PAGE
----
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SLIDE MOUNTAIN REALTY CO. v. STATE NEW YORK (05/27/69)

COURT OF CLAIMS OF NEW YORK


May 27, 1969

SLIDE MOUNTAIN REALTY CO., INC., CLAIMANT,
v.
STATE OF NEW YORK, DEFENDANT

Milton Alpert, J.

Author: Alpert

 This is a claim for the appropriation of claimant's land pursuant to section 30 of the Highway Law, which proceedings are described as Ulster-Delaware, Part 1, S. H. 16, Ulster County, Map No. 89, Parcel Nos. 125, 126, 127, 128, 129 and 130 (in the Town of Shandaken) and as Coldbrook-Beechford and Ashokan Reservoir, S.H. No. 1186, Ulster County, Map No. 9, Parcel Nos. 9, 10, 51 and 52, and Map No. 33, Parcel No. 48 (in the Town of Olive).

[Technical description of land taken omitted.]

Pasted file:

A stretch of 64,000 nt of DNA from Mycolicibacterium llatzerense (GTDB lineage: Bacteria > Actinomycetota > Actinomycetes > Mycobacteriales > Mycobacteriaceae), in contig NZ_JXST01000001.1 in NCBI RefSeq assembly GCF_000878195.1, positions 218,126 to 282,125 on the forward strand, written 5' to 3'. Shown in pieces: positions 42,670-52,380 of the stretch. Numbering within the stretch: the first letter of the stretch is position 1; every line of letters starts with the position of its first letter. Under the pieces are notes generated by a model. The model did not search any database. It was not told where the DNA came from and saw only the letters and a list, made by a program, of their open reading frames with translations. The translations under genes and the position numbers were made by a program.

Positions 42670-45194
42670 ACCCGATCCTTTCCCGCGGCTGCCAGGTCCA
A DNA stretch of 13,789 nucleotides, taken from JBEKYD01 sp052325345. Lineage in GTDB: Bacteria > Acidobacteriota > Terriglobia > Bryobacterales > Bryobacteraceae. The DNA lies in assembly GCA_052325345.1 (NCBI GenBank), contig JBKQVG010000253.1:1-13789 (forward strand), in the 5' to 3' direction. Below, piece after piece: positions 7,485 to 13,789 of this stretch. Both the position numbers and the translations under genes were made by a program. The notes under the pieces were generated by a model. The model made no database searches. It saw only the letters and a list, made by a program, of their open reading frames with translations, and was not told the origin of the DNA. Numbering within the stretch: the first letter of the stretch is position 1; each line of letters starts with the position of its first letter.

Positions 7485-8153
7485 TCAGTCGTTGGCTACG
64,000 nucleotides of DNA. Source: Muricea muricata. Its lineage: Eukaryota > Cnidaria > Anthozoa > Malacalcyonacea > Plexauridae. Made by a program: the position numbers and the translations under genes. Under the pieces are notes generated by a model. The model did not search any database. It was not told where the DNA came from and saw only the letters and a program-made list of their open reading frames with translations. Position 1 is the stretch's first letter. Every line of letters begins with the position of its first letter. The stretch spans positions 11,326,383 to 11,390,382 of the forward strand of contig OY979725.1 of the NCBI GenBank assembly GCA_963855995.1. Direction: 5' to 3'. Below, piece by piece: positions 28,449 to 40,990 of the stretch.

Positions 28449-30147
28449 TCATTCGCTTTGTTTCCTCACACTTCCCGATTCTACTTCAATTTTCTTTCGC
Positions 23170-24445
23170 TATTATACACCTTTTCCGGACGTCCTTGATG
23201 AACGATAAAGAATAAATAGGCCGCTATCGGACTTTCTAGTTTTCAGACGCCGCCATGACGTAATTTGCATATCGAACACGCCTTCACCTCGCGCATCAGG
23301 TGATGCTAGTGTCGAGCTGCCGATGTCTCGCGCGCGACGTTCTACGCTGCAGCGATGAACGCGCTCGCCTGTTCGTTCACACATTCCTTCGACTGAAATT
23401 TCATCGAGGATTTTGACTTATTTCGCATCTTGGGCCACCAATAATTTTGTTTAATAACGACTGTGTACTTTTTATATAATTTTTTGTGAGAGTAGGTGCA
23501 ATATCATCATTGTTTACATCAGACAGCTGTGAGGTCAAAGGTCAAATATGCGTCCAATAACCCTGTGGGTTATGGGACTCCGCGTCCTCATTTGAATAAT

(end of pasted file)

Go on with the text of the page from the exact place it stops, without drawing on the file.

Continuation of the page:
The highest and best use of claimant's property before the appropriation was for development and was the same after the appropriation.

Claimant's appraiser appraised the Town of Olive property and the Town of Shandaken property separately. In the Town of Olive, where claimant owned 195.026 +- acres before the appropriation, the appraiser divided the land into building lots, the dam site and various acreage plottages. He valued the 30 building lots at $2,500 each for a total of $75,000; added an adjacent small half-acre plot at $1,200, the dam site of approximately one acre at $2,500, and two and one-half acres immediately east of the dam site (including a portion of the pond) at $5,000. To this he added the 95.026 +- acres directly east of the pond area at $500 per acre for a total of $47,513. Another 36 +- acres further east of Route 28 and south of the Coldbrook Road he valued at $300 per acre for a total of $10,800 and another area further east of the 36 +- acre area and also south of Coldbrook Road, he valued at $750 per acre for a total of $30,000. This produced an over-all total value of the land appraised in the Town of Olive of $172,013.